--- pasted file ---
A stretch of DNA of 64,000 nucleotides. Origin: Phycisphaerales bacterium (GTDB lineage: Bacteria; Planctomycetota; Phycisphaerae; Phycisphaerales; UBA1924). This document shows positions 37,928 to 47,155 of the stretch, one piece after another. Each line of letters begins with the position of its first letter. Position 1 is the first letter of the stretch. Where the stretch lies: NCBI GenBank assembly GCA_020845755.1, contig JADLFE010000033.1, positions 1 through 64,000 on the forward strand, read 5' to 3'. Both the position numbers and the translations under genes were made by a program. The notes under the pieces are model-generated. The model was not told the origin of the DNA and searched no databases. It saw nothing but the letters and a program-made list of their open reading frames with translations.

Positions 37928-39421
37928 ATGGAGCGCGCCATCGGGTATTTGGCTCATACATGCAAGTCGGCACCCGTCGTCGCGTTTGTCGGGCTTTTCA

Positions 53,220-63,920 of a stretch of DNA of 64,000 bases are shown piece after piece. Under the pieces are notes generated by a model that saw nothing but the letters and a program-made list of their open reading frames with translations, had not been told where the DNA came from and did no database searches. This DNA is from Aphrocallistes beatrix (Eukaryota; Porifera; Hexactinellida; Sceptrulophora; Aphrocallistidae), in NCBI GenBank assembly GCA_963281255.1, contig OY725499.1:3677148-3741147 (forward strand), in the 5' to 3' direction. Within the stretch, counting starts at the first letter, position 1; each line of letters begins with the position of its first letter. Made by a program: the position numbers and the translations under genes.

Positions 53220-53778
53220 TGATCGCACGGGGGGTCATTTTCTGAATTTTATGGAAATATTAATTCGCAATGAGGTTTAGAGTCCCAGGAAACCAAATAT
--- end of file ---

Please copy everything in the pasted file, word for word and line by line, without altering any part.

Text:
A stretch of DNA of 64,000 nucleotides. Origin: Phycisphaerales bacterium (GTDB lineage: Bacteria; Planctomycetota; Phycisphaerae; Phycisphaerales; UBA1924). This document shows positions 37,928 to 47,155 of the stretch, one piece after another. Each line of letters begins with the position of its first letter. Position 1 is the first letter of the stretch. Where the stretch lies: NCBI GenBank assembly GCA_020845755.1, contig JADLFE010000033.1, positions 1 through 64,000 on the forward strand, read 5' to 3'. Both the position numbers and the translations under genes were made by a program. The notes under the pieces are model-generated. The model was not told the origin of the DNA and searched no databases. It saw nothing but the letters and a program-made list of their open reading frames with translations.

Positions 37928-39421
37928 ATGGAGCGCGCCATCGGGTATTTGGCTCATACATGCAAGTCGGCACCCGTCGTCGCGTTTGTCGGGCTTTTCA

Positions 53,220-63,920 of a stretch of DNA of 64,000 bases are shown piece after piece. Under the pieces are notes generated by a model that saw nothing but the letters and a program-made list of their open reading frames with translations, had not been told where the DNA came from and did no database searches. This DNA is from Aphrocallistes beatrix (Eukaryota; Porifera; Hexactinellida; Sceptrulophora; Aphrocallistidae), in NCBI GenBank assembly GCA_963281255.1, contig OY725499.1:3677148-3741147 (forward strand), in the 5' to 3' direction. Within the stretch, counting starts at the first letter, position 1; each line of letters begins with the position of its first letter. Made by a program: the position numbers and the translations under genes.

Positions 53220-53778
53220 TGATCGCACGGGGGGTCATTTTCTGAATTTTATGGAAATATTAATTCGCAATGAGGTTTAGAGTCCCAGGAAACCAAATAT